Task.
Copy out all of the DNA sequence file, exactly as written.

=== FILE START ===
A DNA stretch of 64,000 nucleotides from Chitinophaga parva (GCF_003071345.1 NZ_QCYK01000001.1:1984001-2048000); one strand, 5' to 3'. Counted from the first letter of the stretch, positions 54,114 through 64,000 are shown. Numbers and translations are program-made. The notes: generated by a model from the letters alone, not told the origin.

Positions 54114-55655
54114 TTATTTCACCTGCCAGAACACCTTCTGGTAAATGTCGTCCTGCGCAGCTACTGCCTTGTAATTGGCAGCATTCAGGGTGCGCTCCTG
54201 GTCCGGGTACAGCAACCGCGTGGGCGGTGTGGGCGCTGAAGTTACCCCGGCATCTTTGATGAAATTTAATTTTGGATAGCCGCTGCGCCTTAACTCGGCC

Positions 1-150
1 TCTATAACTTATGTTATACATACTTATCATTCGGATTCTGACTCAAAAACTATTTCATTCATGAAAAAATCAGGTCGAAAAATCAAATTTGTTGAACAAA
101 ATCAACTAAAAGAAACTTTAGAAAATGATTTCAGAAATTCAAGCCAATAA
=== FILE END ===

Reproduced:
A DNA stretch of 64,000 nucleotides from Chitinophaga parva (GCF_003071345.1 NZ_QCYK01000001.1:1984001-2048000); one strand, 5' to 3'. Counted from the first letter of the stretch, positions 54,114 through 64,000 are shown. Numbers and translations are program-made. The notes: generated by a model from the letters alone, not told the origin.

Positions 54114-55655
54114 TTATTTCACCTGCCAGAACACCTTCTGGTAAATGTCGTCCTGCGCAGCTACTGCCTTGTAATTGGCAGCATTCAGGGTGCGCTCCTG
54201 GTCCGGGTACAGCAACCGCGTGGGCGGTGTGGGCGCTGAAGTTACCCCGGCATCTTTGATGAAATTTAATTTTGGATAGCCGCTGCGCCTTAACTCGGCC

Positions 1-150
1 TCTATAACTTATGTTATACATACTTATCATTCGGATTCTGACTCAAAAACTATTTCATTCATGAAAAAATCAGGTCGAAAAATCAAATTTGTTGAACAAA
101 ATCAACTAAAAGAAACTTTAGAAAATGATTTCAGAAATTCAAGCCAATAA